Forever Lee Circle: Slave history is just to shame whites

The seller of the Forever Lee Circle beads, Miriam Owens provides a physical totem for Lost Causers to declare their rejection of Lee’s removal. Her own views drift from Confederate apologia to alt-right white supremacy while her popular Facebook page provides a forum for hate speech. (See Part 4 to read her flawed goals for her committee.)

We did Google “Lee kept slaves safe” and this came up: how Robert E. Lee’s slaves, rather than being freed immediately upon their former master’s death as promised, were brutally worked on a plantation for an additional five years. What a Virginia gentleman! Oh, and that Lee “never spoke out against slavery.” (And before the Lost Causers jump in – we’ve read that quote in context.)

It is, of course, a basic tenet of the Lost Cause that slavery was a benevolent good, filled with happy slaves and kindly masters.

Owens embraces a number of Lost Cause revisions. Even simple facts – like that Beauregard’s Confederates fired the first shots of the war at Ft. Sumter with South Carolina’s secession – become twisted into Beauregard was “intentionally provoked by the North in order to make it ‘appear’ as if the South was the aggressor.” Or that the connection between these monuments and Jim Crow is somehow “fake.” (New Orleans, it must be reminded, had a statue that literally had “white supremacy” chiseled into it.)

Miriam Owens’ flawed history occasionally gives way to bigotry. According to Owens, the real perpetrators of the Trans-Atlantic slave trade were “the Jews, the Muslims, and the Africans themselves.” Or that a new plaque going up in the French Quarter that teaches about the slave history of New Orleans “feels more like an opportunity to shame than an opportunity to learn.”

Even worse, Owens dredges up pieces of alt-right memes to share with her thousands of followers. Multiple times she has joked that Mayor Mitch Landrieu should be renamed “Mitchell Luther Kang,” a reference to a meme “We Wuz Kangz.” “We Wuz Kangz” uses a bevy of stereotypes around African-Americans claiming a link to their ancestry – that Africans were kings – to denigrate the study of African-American history and African-Americans in general. Owens clearly expects her audience to get the joke.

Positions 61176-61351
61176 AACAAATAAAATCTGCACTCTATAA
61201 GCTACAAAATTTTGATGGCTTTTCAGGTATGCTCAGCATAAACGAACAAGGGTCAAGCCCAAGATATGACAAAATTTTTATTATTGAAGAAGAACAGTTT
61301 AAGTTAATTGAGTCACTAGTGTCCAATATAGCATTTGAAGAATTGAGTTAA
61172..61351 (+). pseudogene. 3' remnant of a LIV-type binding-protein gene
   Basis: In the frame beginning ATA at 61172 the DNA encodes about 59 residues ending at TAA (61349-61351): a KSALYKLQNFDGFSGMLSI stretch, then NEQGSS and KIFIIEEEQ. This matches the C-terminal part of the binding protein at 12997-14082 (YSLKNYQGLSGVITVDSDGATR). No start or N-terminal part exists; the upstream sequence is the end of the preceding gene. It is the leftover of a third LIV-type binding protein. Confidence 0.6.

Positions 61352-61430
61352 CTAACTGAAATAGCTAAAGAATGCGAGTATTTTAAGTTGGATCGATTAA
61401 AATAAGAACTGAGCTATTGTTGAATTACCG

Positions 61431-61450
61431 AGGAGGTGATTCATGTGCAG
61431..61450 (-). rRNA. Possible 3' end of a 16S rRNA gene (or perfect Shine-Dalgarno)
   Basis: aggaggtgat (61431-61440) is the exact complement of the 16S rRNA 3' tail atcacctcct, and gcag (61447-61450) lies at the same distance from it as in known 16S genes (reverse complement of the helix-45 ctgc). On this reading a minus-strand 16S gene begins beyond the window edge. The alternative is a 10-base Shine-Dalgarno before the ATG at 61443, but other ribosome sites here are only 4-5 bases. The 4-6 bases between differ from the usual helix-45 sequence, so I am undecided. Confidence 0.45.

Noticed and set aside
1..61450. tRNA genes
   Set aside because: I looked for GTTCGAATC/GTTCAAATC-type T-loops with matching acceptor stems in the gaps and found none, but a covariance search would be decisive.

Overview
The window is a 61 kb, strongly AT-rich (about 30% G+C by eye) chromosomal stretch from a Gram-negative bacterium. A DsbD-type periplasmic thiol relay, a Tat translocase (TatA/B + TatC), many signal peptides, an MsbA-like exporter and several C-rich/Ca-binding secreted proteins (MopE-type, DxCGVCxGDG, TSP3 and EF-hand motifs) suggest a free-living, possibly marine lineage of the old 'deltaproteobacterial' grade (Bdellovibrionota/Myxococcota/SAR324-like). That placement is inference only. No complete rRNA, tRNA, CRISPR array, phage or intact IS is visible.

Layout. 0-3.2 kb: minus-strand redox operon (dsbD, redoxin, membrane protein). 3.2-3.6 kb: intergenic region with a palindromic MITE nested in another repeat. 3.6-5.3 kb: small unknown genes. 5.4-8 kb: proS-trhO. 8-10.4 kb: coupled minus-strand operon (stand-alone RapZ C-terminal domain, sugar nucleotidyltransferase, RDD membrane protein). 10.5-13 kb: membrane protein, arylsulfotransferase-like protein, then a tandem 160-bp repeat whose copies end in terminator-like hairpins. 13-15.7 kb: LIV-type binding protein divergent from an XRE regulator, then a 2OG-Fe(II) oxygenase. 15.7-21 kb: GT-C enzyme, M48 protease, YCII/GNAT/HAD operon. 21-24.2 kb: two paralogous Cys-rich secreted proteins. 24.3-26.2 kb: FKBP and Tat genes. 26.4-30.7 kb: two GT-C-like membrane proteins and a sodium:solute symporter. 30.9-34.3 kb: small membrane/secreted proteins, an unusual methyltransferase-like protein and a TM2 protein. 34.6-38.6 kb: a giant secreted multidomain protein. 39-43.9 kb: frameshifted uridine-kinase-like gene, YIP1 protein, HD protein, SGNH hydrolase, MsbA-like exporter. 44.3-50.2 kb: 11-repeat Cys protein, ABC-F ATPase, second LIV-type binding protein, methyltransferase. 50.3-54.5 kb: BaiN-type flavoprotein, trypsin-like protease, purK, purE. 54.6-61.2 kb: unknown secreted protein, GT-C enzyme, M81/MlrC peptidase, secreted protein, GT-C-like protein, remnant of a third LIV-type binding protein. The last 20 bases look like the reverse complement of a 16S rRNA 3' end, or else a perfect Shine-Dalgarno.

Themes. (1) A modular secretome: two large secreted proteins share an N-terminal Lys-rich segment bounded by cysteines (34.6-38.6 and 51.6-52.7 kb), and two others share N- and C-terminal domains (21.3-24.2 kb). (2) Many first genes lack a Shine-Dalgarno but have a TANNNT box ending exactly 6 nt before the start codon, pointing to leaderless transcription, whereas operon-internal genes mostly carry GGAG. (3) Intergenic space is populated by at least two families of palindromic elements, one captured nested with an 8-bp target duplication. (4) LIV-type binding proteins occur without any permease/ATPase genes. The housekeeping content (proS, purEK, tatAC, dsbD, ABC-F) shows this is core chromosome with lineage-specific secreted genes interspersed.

She even shared a picture of an “IT’S OKAY TO BE WHITE” poster to discuss how whites are being “suppressed” by revenge-thirsty blacks. “IT’S OKAY TO BE WHITE” is an alt-right slogan popular with trolls and white nationalists, especially on college campuses. (In their minds, colleges are designed to tell students that it’s not okay to be white.) Locally, the posters have appeared at Tulane and at Ben Franklin HS. From this very post:

There is a movement afoot to condemn “Whiteness” and those who are white are automatically “White Supremacists” or as I’ve been called “Nazi’s”.

The [Charlottesville] Torch rally was a REACTION to the “down with Whiteness” movement.

When has the suppression of one group in order to lift another up ever worked?!? Also do they expect cart blanche with no resistance. Is it OK to be proud of your heritage if you’re White? Is it OK to be proud of our country and flag?!? [She means the Confederacy.]

The black experience of suppression has led to some becoming the suppressors. The taste of revenge can be sweet. I urge America not to go down this road. We don’t need to suppress American “Whiteness” in order to lift up Black Americans or any other group. We shouldn’t shame white Americans because that achieves nothing.

Miriam Owens is a great example of how easily Lost Cause thought aligns with both subtle and overt racism, because these ideas – a benevolent slavery, a kindly Lee, a wronged Confederacy – derive from a place and time of white supremacy. This is her real heritage: a century-old tradition of funneling white grievance and white supremacy through Confederate memory.

UPDATE (5.29): Since being called a white nationalist in this article from Splinter, Owens is out trying to convince the world she’s not a white supremacist. In response to a Times-Picayune article Forever Lee Circle posted a letter – possibly written by someone else, but at least endorsed by Forever Lee Circle – ending with this. Clearly the best way to prove you aren’t racist is by referring to “Negroid” people, claim you know racism is alive because you heard “the Afro American community when it comments on whites” and saying “Mayor Cantrelle” should see the city through “rose-colored glasses” and not “black lenses.” And, yes, the author refers to her as “Cantrelle” throughout. ¯\_(ツ)_/¯